For example, if a question asks learners to explain why Germans hated the terms of the Treaty of Versailles, the answer 'Because of the reduction in the size of the German army to 100 000 men' only identifies a reason. It does not explain it. To give further details about the reduction in the size of Germany's navy and air force would only add more description, it would not turn the answer into an explanation. To turn this answer into an explanation the learner must also give a historical reason for why the reduction in the size of the army really mattered to the Germans. For example, the learner could explain that the reduction left Germany open to possible attack from their traditional enemy, France.

Will the wording of the issue on Paper 2 always be exactly the same as the prescribed topic in the syllabus?

No, the issue on Paper 2 could go across a Key Question or it could be an investigation into one of the Focus Points (and accompanying Specified Content) listed under the Key Question in the syllabus.

For example, if the prescribed topic is 'Why did events in the Gulf matter, c.1970-2000?' the issue could be related to Saddam Hussein's rise to power, the nature of his rule in Iraq, the Iranian Revolution of 1979, the Iran-Iraq War of 1980-88 or the First Gulf War. If a paper is on one of these Focus Points, the issue used will not necessarily be identical to the way the Focus Point is worded in the syllabus, but it will be related to it.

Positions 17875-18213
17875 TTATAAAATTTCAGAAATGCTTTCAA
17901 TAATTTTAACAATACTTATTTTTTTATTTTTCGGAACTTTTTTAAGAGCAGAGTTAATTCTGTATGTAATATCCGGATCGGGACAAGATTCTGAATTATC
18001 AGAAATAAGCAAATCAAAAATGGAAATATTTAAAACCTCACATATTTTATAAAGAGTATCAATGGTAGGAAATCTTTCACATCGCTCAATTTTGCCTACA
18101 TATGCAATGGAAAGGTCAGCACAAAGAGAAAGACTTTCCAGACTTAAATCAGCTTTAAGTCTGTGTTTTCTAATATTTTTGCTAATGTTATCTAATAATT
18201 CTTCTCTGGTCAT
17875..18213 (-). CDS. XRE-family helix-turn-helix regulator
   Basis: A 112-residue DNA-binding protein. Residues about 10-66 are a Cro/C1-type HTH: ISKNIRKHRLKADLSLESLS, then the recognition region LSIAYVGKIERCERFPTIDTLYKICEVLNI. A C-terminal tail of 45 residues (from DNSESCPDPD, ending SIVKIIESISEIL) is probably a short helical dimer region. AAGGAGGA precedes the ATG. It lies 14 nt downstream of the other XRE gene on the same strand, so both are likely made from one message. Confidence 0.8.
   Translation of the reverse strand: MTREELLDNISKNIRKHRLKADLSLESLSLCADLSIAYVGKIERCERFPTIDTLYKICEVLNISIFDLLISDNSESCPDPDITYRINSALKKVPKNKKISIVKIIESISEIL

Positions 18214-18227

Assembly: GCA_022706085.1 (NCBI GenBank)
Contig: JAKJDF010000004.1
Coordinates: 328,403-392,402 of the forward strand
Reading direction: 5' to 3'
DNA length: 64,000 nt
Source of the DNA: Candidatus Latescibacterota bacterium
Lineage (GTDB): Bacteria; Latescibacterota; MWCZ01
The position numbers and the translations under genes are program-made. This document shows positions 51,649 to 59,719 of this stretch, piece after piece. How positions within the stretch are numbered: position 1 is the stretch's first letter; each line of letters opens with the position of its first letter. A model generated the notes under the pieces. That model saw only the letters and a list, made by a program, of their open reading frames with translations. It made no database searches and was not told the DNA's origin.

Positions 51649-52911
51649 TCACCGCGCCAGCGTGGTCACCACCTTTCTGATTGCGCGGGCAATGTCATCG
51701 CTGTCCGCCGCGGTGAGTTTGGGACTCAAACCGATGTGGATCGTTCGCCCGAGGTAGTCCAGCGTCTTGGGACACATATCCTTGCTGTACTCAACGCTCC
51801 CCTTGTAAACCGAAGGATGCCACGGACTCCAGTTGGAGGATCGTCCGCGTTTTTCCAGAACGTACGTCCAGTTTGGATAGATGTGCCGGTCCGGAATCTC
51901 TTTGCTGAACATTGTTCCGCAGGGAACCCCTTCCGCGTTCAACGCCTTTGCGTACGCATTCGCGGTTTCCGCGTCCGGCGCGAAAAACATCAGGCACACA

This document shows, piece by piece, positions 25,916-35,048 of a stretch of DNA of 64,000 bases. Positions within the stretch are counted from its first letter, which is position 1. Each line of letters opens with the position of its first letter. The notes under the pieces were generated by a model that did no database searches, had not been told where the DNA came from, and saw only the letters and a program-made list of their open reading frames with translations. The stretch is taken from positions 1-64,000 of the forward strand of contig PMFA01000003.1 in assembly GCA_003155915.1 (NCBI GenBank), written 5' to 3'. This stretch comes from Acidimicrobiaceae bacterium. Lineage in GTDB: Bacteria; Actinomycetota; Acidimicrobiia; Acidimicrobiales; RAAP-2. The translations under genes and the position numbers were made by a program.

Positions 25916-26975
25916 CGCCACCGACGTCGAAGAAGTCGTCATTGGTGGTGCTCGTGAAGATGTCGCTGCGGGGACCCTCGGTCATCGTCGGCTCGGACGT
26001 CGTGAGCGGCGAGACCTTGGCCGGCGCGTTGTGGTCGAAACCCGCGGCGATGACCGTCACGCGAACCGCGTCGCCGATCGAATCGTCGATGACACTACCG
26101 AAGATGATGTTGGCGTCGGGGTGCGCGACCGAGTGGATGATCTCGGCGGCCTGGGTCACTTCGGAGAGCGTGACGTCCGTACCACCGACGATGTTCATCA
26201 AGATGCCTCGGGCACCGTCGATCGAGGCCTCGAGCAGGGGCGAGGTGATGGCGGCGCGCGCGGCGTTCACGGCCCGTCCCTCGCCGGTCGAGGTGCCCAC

Do I have to make a special study of the prescribed topic in the syllabus for Paper 2?

No, and it would be counterproductive to do so. Learners need no more knowledge of a prescribed topic for Paper 2 than they need for the same topic for Paper 1.

To teach the Paper 2 prescribed topic in more detail than other topics could mislead learners into thinking that Paper 2 is about detailed knowledge of the content, when it is primarily about interpreting, analysing, evaluating and using historical sources (although for this, learners do of course need some knowledge and understanding of the historical context, and the Paper 2 prescribed topic must still be covered).

To prepare learners for Paper 2 you should integrate source skills into the teaching and learning of the Paper 1 content. Giving learners regular opportunities to use historical sources during the whole course will enable them to gradually improve their source skills.

What exactly do learners have to do for Paper 2 Question 6?

Question 6 carries the highest mark on Paper 2. It is the only question type on Paper 2 that stays the same every year (although, of course, the issue changes from year to year). Learners must know how to approach this question.